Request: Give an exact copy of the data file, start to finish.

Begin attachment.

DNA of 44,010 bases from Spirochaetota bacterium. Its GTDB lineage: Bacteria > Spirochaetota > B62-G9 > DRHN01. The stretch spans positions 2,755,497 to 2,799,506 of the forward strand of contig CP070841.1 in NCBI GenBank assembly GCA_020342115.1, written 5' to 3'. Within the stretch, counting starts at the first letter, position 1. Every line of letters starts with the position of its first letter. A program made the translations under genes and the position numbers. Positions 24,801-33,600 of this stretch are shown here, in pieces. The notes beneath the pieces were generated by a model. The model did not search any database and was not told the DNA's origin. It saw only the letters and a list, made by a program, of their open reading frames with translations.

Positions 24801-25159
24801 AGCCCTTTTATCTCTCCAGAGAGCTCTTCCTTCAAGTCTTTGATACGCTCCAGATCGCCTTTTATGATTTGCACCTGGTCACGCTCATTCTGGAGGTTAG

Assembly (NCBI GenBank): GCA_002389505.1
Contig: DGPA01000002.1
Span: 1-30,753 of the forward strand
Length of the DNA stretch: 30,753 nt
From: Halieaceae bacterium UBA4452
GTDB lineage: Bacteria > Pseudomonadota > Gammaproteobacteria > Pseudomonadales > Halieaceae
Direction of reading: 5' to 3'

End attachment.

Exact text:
DNA of 44,010 bases from Spirochaetota bacterium. Its GTDB lineage: Bacteria > Spirochaetota > B62-G9 > DRHN01. The stretch spans positions 2,755,497 to 2,799,506 of the forward strand of contig CP070841.1 in NCBI GenBank assembly GCA_020342115.1, written 5' to 3'. Within the stretch, counting starts at the first letter, position 1. Every line of letters starts with the position of its first letter. A program made the translations under genes and the position numbers. Positions 24,801-33,600 of this stretch are shown here, in pieces. The notes beneath the pieces were generated by a model. The model did not search any database and was not told the DNA's origin. It saw only the letters and a list, made by a program, of their open reading frames with translations.

Positions 24801-25159
24801 AGCCCTTTTATCTCTCCAGAGAGCTCTTCCTTCAAGTCTTTGATACGCTCCAGATCGCCTTTTATGATTTGCACCTGGTCACGCTCATTCTGGAGGTTAG

Assembly (NCBI GenBank): GCA_002389505.1
Contig: DGPA01000002.1
Span: 1-30,753 of the forward strand
Length of the DNA stretch: 30,753 nt
From: Halieaceae bacterium UBA4452
GTDB lineage: Bacteria > Pseudomonadota > Gammaproteobacteria > Pseudomonadales > Halieaceae
Direction of reading: 5' to 3'